Strikkelise's Baktus pattern has been on my "to -knit-list" for quite a while, but I had never quite gotten into the right state of mind for a project knitted entirely in garter stitch until now. Knitting in garter stitch throughout can be quite a repetitive endeavour, which I highly recommend as a brain - cleansing activity. To incorporate a little more of a challenge, I decided to knit my Baktus in two colours and I wanted to use the most inexpensive yarn I could find in my cupboard (...and still achieve a presentable look).
The yarn for this project was a charity shop find. I was unable to ascertain the manufacturer and only have a vague idea on the composition. A label on the inside of the heather - coloured cone tells me that the yarn contains 30% wool, with the remainder being acrylic. I assume that the same applies to the grey cone, but I could be wrong. I also assume that Yeoman's are the manufacturers of the yarn. (Yeoman's produce machine knitting yarn, which is sold on cones.) But I could be wrong on this, too.
So, despite the pattern being blissfully simple, my challenge was to knit it in two colours, which for some bizarre reason I have not attempted so far. The second part of my challenge was to turn mediocre yarn into an aesthetically pleasing garment. Whether I have achieved the latter remains to be seen, as the scarf still has to be blocked.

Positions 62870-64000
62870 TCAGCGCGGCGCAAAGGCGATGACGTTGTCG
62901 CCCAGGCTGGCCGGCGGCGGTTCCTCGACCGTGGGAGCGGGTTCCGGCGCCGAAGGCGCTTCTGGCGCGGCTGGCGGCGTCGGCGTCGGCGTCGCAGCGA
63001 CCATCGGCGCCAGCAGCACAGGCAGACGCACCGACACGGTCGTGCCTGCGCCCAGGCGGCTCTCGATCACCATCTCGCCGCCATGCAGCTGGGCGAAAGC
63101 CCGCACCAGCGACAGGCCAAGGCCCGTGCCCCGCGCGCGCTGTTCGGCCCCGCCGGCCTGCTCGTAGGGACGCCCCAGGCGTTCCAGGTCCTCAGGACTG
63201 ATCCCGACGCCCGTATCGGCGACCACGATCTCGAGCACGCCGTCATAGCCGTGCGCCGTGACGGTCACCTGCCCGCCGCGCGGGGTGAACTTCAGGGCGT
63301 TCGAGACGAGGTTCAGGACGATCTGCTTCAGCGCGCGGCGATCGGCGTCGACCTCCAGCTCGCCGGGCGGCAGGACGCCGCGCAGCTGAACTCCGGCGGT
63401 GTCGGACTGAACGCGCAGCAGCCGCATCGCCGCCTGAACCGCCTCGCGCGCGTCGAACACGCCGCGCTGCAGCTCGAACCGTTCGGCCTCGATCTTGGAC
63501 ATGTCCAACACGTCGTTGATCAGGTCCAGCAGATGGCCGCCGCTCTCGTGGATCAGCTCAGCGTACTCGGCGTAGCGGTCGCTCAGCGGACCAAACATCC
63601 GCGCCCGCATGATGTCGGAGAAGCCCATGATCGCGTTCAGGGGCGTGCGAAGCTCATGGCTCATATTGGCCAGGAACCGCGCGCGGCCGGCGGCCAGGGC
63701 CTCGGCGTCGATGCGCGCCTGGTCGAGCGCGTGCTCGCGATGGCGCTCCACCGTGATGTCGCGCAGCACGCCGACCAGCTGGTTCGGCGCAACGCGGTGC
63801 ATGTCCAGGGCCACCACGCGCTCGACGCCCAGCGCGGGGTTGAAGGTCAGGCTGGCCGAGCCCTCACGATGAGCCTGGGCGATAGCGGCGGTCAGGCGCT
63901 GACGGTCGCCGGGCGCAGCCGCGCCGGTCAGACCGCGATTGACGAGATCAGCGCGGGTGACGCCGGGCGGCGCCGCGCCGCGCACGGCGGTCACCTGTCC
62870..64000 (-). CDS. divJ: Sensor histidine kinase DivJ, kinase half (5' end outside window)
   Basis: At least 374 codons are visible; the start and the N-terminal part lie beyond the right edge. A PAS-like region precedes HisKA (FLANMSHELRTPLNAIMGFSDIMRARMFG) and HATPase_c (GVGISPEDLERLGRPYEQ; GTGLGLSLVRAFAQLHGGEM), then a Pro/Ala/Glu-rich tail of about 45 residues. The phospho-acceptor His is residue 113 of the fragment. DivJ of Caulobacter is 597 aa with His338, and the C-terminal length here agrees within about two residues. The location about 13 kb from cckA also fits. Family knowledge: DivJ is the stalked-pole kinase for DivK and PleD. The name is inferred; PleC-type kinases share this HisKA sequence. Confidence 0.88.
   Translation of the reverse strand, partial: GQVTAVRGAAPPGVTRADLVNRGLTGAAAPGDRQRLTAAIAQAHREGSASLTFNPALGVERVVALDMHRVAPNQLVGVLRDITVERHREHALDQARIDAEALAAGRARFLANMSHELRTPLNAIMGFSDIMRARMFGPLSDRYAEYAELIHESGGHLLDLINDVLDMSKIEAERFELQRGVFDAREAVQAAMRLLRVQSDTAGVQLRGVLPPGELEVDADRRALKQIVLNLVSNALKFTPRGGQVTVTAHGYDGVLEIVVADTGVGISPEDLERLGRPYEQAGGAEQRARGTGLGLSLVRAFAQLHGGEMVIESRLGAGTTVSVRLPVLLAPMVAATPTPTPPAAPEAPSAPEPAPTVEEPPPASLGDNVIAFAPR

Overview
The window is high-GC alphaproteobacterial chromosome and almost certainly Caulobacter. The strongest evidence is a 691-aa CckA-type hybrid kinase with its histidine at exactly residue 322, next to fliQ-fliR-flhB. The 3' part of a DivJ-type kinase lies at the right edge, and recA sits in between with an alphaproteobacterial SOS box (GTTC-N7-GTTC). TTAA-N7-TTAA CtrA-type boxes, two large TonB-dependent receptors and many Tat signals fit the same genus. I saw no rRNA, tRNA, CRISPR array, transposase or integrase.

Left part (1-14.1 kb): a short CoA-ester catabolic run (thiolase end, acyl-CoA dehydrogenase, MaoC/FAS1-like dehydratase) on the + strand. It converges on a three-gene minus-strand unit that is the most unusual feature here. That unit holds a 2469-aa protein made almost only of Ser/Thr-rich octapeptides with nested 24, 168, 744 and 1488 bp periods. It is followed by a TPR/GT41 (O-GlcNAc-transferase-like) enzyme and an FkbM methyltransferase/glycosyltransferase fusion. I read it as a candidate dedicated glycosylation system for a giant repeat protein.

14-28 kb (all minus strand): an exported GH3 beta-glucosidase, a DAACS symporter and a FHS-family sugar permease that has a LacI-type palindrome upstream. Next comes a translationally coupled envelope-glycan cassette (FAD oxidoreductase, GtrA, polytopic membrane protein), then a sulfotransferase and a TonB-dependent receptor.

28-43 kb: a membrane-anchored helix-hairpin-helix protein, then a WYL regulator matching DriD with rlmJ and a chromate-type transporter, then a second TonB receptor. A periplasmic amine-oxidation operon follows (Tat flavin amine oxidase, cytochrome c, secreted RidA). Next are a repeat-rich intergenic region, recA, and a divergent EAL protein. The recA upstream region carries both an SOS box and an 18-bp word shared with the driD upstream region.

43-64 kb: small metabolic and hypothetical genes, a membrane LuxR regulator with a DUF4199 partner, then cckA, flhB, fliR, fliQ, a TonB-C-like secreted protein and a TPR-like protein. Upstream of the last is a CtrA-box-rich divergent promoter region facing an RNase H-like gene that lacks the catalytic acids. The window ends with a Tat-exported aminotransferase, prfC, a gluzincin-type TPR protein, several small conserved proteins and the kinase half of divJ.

This brings me to an entirely different, yet related topic: the blocking of acrylic yarn. The idea that acrylic yarn cannot be blocked is akin to being an axiom in the knitting community, propagated in most mainstream knitting guides. It is somewhat similar to the notion that swatching prior to starting a project is an absolutely must, if you want to get a clear idea of your gauge. Whilst the latter is undoubtedly true, the former appears to be a myth. - A myth, which deservers to be debunked and quite a number of bloggers have written on the very topic.
I personally try to block every completed project - regardless of whether the yarn is 100% acrylic or a blend, as I feel that the process of blocking tends to provide the garment with its final finish and thus boosts its appearance, no matter whether we have worked with acrylic or not.
Due to a rather harrowing experience in my early knitting days involving an iron and an acrylic project, I have resorted to wet - blocking my projects to date. Now, I feel it's time to step up a gear and try steam - blocking. Steam - blocking, it seems, yields the best results when finishing acrylic, and has been endorsed by a number of blocking experts.
For further instructions on steam - blocking acrylic, I recommend reading Jessica Johnson's tutorial as well as Beadknitters passionate plea for ending the myth that acrylic cannot be blocked. For all those, who would like some visual instructions, Crochet Ever After have produced an elaborate video tutorial on the topic: